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January 25, 1999 - Image 11

Resource type:
The Michigan Daily, 1999-01-25

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January 25, 1999 - SportsMonday - The Michigan Daily - 3

,Vlen's gymnastics destroys Illinois-Chicago



E j ,

By Dan Dingerson
Daily Sports Writer
The Michigan men's gymnastics team
had an all-around great week.
The Wolverines moved up in the rank-
ings five spots to No. 4 in the country.
The team - already decimated by
injuries -- lost Bryan Pascoe, but others
arted to recover. But the high point of
ihe'week was the team's decisive victory
over eighth-ranked Illinois-Chicago on
Saturday night.
The final score was 228.475-219.70,
in favor of the Wolverines. Although the
score seems to be close, in gymnastics, it
was a complete blowout.
Expectations were that the Flames
would be anxious to face Michigan, one
the teams that had just defeated them in
' eir tournament this past weekend.
Illinois-Chicago seemed to be having
an off-day, though. They had trouble
sticking their landings, and were impre-
cise in their routines. They also faced a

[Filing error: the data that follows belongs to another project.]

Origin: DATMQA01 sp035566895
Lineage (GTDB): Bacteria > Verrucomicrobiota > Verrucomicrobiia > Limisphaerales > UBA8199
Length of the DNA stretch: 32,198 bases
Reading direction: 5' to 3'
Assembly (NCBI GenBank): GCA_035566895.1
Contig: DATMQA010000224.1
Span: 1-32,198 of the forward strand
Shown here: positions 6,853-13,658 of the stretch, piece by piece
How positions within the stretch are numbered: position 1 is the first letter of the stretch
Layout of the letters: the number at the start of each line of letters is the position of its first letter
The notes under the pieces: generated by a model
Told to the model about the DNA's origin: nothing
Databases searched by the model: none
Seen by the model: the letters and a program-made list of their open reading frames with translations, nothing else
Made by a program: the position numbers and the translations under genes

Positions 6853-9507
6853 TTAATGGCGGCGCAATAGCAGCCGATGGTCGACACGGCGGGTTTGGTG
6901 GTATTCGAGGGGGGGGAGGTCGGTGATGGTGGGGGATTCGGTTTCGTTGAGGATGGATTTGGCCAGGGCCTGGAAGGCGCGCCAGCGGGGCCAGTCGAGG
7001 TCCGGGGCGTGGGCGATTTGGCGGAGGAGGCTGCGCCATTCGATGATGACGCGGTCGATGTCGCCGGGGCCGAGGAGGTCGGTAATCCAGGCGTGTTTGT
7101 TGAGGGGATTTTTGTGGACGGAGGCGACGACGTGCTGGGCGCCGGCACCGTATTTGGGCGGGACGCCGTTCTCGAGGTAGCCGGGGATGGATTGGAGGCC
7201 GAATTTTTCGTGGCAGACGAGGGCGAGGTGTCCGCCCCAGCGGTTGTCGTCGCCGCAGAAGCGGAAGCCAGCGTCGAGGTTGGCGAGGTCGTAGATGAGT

team that came out on top of its game
amid some adversity.
The Wolverines entered the meet with
only 10 gymnasts healthy enough to
compete. Jesse Coleman, Tim Dehr,
Brad Kenna and Kevin Roulston were
ured before last weekend. Pascoe had
oulder surgery this week, knocking
him out of competition. Justin Toman
has also been nursing an ankle injury,
and was limited in his range of events.
Despite his injury, Toman had a spec-
tacular meet. He won the high-bar with a

personal best and meet-high score of
9.85. Toman's day also included him
tying his personal best in the pommel
horse. His performance earned him
Michigan coach Kurt Golder's coveted
"performer of the day" award.
"To be able to step up the difficulty, as
well as having the adversity of an injury,
to stick it perfectly, after the best routine
of his life in that event, that's definitely
the performance of the day," Golder said.
Although Toman was named per-
former of the day, his injury kept him out
of the all-around competition. That was
dominated by the freshmen on the team.
Daniel Diaz-Luong and Scott Vetere
again led the Wolverines to victory. Last
week, Diaz-Luong edged Vetere to claim
fifth in the all-around competition.
Saturday, it looked as if Vetere was going
to claim the all-around title. Not only
was he consistent in his scoring, but he
was consistently high.
Entering the last rotation of the
evening, Vetere had a solid lead over